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Small Measures in Fight Against Gangs : Santa Ana Faces Shrinking Budget, Growing Problem

September 26, 1993

This will be a record year in Santa Ana, but for the wrong reasons. The city's homicide toll will be higher than ever; right now it's around the 59 mark, the record set in 1991, and there are still more than three months left.

Santa Ana police aren't sure why there are so many murders. One officer ticks off possible reasons that include more gangs and more guns.

A year ago the Santa Ana City Council responded to justified public outrage over a gang member's killing of a father of three by proclaiming an ambitious anti-gang program. Sadly, only a tiny part of that program has been implemented: publication of gang prevention and youth resource directories.

The hot line for reporting gang activity was never set up; nor was a gymnasium to help keep youths off the street. The council had hoped vandalism by graffiti would decline enough to let it transfer $250,000 from a graffiti removal budget to recreation programs. Instead, graffiti grew worse.

Mayor Daniel H. Young is right when he says gang problems can't be solved overnight and when he says the city is strapped for cash. But he's wrong to say most residents feel safe, as he does.

The mayor acknowledged that random shootings make everyone nervous, but he added that most who commit drive-by shootings have a target in mind and if you're not in a gang, you're not in much trouble. Fair enough, but Police Chief Paul M. Walters seemed closer to the mark when he wrote in an article in The Times last December that residents in high-crime neighborhoods "live in constant fear."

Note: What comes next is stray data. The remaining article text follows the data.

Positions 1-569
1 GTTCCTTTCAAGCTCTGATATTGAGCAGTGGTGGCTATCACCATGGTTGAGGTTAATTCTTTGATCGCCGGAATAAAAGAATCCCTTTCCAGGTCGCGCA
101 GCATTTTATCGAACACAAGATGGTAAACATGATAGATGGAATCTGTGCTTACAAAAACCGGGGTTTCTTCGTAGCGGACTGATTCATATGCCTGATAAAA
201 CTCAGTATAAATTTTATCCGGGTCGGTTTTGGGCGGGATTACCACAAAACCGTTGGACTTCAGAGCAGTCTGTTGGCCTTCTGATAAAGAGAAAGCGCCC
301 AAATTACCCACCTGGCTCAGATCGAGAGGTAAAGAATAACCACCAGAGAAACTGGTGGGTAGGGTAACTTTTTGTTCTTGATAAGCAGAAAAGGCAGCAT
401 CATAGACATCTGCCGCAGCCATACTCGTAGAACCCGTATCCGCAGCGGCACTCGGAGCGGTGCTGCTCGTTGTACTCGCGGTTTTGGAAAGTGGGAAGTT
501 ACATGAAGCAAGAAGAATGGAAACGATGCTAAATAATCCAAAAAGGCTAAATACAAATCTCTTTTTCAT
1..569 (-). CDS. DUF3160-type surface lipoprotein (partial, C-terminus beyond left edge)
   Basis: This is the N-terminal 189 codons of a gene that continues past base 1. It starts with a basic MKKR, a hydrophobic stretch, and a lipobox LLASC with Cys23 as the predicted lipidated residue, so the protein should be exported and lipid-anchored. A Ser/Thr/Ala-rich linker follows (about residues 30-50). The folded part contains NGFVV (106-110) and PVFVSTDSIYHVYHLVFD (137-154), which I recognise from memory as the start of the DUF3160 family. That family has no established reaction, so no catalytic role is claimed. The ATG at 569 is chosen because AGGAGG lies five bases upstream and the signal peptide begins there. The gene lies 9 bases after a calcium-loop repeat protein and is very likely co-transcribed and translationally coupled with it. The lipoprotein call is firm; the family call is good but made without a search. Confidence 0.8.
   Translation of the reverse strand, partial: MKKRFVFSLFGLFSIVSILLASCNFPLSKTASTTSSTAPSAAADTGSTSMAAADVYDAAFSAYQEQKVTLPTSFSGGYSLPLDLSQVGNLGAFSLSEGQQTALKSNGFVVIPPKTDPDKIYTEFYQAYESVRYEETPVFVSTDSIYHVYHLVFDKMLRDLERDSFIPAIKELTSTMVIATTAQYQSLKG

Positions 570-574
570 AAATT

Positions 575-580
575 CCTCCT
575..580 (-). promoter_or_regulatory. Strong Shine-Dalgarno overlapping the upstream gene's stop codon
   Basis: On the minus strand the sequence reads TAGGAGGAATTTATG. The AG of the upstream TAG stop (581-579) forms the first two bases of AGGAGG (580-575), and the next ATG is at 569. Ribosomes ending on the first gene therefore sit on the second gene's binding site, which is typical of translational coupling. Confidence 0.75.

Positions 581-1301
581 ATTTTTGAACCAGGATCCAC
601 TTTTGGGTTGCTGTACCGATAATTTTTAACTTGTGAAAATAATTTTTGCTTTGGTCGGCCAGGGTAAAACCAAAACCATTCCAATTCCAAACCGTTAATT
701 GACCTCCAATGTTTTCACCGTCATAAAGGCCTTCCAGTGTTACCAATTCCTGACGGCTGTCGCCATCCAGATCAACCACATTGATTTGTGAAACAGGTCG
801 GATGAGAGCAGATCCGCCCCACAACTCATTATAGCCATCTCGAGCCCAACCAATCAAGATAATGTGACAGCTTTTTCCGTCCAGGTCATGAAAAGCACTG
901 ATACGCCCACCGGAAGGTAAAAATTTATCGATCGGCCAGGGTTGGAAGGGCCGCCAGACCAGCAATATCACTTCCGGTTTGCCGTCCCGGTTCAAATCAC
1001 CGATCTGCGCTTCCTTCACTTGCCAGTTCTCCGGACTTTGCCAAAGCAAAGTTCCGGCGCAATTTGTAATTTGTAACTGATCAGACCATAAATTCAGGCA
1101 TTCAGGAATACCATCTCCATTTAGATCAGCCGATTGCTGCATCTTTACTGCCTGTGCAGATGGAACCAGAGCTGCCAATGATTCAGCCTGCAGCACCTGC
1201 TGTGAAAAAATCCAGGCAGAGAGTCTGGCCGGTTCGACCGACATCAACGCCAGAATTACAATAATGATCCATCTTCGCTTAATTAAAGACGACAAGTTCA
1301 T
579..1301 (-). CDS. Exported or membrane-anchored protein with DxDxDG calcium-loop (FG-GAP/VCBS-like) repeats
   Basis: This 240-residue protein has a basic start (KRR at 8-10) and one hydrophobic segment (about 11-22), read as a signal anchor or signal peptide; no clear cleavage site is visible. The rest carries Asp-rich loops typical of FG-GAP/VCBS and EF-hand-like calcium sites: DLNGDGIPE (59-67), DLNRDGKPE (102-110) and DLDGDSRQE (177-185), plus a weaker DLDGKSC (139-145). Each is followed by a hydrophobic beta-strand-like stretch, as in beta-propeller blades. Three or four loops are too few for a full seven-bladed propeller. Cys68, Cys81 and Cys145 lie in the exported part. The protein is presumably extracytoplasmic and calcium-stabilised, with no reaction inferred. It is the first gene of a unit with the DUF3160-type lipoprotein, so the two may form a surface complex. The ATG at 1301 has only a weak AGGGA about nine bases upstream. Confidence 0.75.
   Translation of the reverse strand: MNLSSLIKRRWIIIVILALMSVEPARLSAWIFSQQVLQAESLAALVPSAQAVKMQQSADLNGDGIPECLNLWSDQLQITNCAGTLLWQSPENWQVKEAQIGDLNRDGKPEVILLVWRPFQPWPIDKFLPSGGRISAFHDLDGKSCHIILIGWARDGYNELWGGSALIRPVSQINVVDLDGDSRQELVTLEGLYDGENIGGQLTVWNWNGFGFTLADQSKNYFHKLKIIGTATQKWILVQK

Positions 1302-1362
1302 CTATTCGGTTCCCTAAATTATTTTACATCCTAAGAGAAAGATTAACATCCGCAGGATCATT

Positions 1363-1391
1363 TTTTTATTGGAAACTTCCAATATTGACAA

The economy is not offering Santa Ana any help, either. Teen-agers who want to work find that jobs aren't available. Companies that might be willing to take a chance on a youth with no experience in good times are finding it's all they can do to hang on in these bad times. Hoped-for federal funds didn't arrive in the measure sought. In the summer of 1992, the city was able to hire 600 youths; this year the number was 400.

But the City Council deserves good marks for doubling the budget of the PRIDE program to $300,000. The program provides an anti-gang curriculum, trips and clubs for fourth- and fifth-graders, reaching about 8,000 children at 32 schools and parks. Warning young children about gangs is smart.

Also worthwhile are new outreach efforts like teaching basic job skills to teen-age parents and a business skills academy at Valley High School. St. Joseph Catholic Church deserves credit, too, for starting a weekly evening of games and crafts for children.

Another hopeful sign is the $384,000 grant in June to the nonprofit Civic Center Barrio Housing Corp. to help its $8-million program to provide low-cost housing along a section of Myrtle Street.

Better housing can help motivate people to battle gangs and crime in their neighborhood, and improve their surroundings. One thing police say they're happy with is the willingness of neighborhood associations to get involved, to try to take back the streets from thugs. The Willard neighborhood, near the Civic Center, continues to fight drug pushers and gets deserved support from police.

The fight against crime must be waged at all levels. Parents need to warn their children away from gangs and guns and support the schools' attempts to provide a good education. Residents need to back their neighborhood associations and work with police to battle drugs. The City Council needs to push programs that work and keep hunting for funds. Let this be the last record year for homicides.

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